Growing apostolate uses theology and communication techniques to bring Good News to anyone walking by
There’s a British alternative rock band called “Manic Street Preachers” that reminds me of some of the fundamentalist street preachers I used to know in my Protestant days. Like the Westboro Baptists, some of the old-fashioned street preachers seemed not only manic, but frantic. High on emotion and low on content, they bellowed out a hell fire and damnation message like latter day prophets of doom and gloom.
I was therefore intrigued to learn about a new Catholic apostolate called St. Paul Street Evangelization. Were these Catholics manic street preachers too? Were they angry traditionalists condemning everyone for their worldly, modern ways? Or perhaps they were angry progressives condemning everyone for not being worldly and modern enough!
St. Paul Street Evangelization was founded by Steve Dawson after converting to the Catholic faith in 2002. After his conversion Steve took time discerning religious life, spending 14 months with the Franciscan Friars of the Immaculate, before discerning his call to work for the Church as a layman. Since then he has been active in various Catholic ministries and in leadership positions in the pro-life movement.
Steve is assisted by Adam Janke. After converting to Catholicism from biblical fundamentalism, Adam obtained his BA in Theology and Catechetics from Franciscan University of Steubenville, and then a Masters in Theology from Franciscan as well.
I spoke to Adam about St. Paul Street Evangelization, and was impressed to learn that these lay evangelists are anything but manic street preachers. Approved by the Church’s hierarchy, well educated in theology and apologetics, and completely up to date in communication techniques, they have a simple and positive plan to take the good news of Jesus Christ in the fullness of the Catholic faith out onto the streets. Their mission is an excellent example of an entrepreneurial lay apostolate in the true spirit of the Second Vatican Council, and it has seen rapid growth, with more than 180 teams spread all over the United States and even internationally.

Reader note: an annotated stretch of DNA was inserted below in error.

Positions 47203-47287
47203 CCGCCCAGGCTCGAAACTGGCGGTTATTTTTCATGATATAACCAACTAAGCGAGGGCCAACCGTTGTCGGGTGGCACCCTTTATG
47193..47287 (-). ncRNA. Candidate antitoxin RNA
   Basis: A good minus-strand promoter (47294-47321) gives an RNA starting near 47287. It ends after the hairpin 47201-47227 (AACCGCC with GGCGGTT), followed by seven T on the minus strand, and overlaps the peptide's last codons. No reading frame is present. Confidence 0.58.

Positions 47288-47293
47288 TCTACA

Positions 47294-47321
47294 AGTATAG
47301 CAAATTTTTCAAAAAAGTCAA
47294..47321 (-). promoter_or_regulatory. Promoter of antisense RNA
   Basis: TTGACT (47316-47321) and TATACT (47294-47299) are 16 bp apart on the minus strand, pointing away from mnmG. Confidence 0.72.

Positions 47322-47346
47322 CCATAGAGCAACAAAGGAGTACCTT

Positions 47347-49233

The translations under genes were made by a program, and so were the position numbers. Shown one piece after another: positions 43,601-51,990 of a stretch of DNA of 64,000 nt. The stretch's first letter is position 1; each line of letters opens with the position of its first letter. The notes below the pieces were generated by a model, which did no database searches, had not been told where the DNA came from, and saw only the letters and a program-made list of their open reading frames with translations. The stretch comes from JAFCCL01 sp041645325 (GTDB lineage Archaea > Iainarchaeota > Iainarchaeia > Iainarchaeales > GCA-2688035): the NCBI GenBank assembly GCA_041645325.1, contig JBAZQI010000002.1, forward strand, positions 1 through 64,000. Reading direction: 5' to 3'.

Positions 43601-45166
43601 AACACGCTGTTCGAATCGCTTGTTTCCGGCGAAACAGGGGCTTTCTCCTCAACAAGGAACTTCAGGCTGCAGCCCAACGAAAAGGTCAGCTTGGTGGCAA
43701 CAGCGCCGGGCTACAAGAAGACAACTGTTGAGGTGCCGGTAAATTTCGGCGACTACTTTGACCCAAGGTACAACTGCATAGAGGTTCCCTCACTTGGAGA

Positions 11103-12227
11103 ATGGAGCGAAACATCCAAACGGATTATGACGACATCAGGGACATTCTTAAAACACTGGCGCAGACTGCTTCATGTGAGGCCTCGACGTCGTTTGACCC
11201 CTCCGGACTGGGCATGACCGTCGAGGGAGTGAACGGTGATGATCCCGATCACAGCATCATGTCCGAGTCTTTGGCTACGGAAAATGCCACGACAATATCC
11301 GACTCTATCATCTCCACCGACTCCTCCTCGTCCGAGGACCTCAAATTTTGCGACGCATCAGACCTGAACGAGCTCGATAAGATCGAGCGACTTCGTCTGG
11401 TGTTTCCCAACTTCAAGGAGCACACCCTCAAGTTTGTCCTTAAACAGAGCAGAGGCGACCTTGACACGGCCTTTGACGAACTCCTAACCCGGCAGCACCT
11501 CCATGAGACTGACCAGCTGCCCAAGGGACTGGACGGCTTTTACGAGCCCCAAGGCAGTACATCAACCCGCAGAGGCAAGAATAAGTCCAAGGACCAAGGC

Here’s how it works: After receiving training from the team at St. Paul Street Evangelization, at least two Catholic evangelists choose a place in their city or town with a moderate to high level of pedestrian traffic. Training is given online or through workshops and those who complete the course are given certification. The evangelists then “set up shop” with a sandwich-board sign and assorted pamphlets on aspects of Catholicism, holy cards, rosaries and miraculous medals.
They then invoke the Holy Spirit to guide their efforts for that day. They ask the Blessed Virgin’s intercession so the Lord will send them the people who need to meet them. After prayer, they simply wait for passers-by to draw near and they offer the person a free rosary. The evangelizers also provide a pamphlet on how to pray the rosary and make an effort to engage the person in conversation with questions. An effective opening question might be, “Are you Catholic?” as the answer provides a springboard for the conversation to open out into different topics. By asking follow-up questions, the evangelizer can discover whether a person is a practicing Catholic, fallen-away Catholic, Protestant, New Ager, atheist or agnostic.
The evangelizers are trained to remember that they are a public witness to the Catholic Church. At all times they are careful to be charitable and open to the other person and they are trained to be good listeners.
I asked Adam if the teams ever engage in arguments on the street.
“No. The evangelizers are taught not to be argumentative or combative. They should certainly defend and explain the truths of the Catholic faith, but we teach them to challenge people with questions in a spirit of sincerity and compassion. Questions help them to engage with the search for truth. Simply making statements of truth blocks that encounter.”
“What do they do if someone attacks the faith and gets aggressive?” I asked.
“Scripture says a soft answer turns away anger,” Adam replied. “They should remember that Jesus said those who are persecuted for His sake are blessed. God works in all situations, and they should not let a conversation they perceive as a failure get them down.”
Adam Janke explained how Catholic evangelization differs from Protestant street preachers. The Evangelical understanding of salvation invariably leads to pressure for a decision from the person being engaged. The Catholic method is much more of a process. The non-confrontational method of evangelization is therefore more effective and consistent with the Catholic understanding of personal faith, which is more like a journey to God than an instant conversion.
St. Paul Street Evangelizers help strengthen the faith of weak Catholics, bring back fallen away Catholics, explain Catholicism to non-Catholic Christians and plant the seeds of conversion in non-believers. They have a pro-active program of training and travel around the United States to establish teams and promote their work. Learn how you can be involved and see videos of the evangelizing teams at work by going to their website here.
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